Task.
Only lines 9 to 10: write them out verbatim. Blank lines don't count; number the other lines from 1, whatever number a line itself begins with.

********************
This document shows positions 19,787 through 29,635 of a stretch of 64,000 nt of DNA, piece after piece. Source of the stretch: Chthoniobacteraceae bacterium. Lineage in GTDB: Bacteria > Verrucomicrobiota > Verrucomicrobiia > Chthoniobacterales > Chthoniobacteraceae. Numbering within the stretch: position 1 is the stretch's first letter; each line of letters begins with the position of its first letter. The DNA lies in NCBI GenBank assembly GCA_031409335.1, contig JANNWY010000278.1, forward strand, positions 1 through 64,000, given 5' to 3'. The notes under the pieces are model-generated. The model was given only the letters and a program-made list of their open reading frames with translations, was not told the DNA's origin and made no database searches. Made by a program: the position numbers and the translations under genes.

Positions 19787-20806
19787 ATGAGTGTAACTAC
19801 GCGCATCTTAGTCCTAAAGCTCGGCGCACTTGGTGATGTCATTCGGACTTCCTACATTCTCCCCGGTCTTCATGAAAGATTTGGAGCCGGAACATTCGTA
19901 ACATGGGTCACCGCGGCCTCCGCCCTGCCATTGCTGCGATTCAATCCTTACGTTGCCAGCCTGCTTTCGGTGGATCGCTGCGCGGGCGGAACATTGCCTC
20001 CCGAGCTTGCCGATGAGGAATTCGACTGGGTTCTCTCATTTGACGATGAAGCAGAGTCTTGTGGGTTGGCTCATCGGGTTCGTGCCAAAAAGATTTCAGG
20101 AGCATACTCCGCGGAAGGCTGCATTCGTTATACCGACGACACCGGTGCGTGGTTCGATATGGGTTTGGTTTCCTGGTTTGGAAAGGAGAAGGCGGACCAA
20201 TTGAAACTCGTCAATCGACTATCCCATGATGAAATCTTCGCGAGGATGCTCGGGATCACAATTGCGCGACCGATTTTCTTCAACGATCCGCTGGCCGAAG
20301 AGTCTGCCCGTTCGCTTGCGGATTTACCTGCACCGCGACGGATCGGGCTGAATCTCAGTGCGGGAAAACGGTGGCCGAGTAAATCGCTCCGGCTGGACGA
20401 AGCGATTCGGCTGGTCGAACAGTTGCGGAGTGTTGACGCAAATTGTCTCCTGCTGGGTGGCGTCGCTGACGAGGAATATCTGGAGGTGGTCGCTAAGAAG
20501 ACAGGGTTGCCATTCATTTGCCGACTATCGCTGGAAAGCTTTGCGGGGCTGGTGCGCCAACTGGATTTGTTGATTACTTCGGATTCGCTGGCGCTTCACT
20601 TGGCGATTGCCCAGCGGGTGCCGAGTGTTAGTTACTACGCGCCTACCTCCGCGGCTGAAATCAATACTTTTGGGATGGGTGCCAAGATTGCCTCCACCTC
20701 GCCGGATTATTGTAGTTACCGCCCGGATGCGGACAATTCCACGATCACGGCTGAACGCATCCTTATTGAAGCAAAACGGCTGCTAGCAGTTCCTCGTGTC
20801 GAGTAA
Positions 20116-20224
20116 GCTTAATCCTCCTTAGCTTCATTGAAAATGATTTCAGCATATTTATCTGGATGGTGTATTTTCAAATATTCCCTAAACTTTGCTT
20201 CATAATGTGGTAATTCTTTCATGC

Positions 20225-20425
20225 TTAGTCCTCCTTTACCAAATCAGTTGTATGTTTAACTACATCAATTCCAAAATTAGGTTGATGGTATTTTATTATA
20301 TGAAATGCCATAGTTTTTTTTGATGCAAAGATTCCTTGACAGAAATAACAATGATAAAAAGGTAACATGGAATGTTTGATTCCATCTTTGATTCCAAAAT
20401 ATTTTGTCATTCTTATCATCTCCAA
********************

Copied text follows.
20301 AGTCTGCCCGTTCGCTTGCGGATTTACCTGCACCGCGACGGATCGGGCTGAATCTCAGTGCGGGAAAACGGTGGCCGAGTAAATCGCTCCGGCTGGACGA
20401 AGCGATTCGGCTGGTCGAACAGTTGCGGAGTGTTGACGCAAATTGTCTCCTGCTGGGTGGCGTCGCTGACGAGGAATATCTGGAGGTGGTCGCTAAGAAG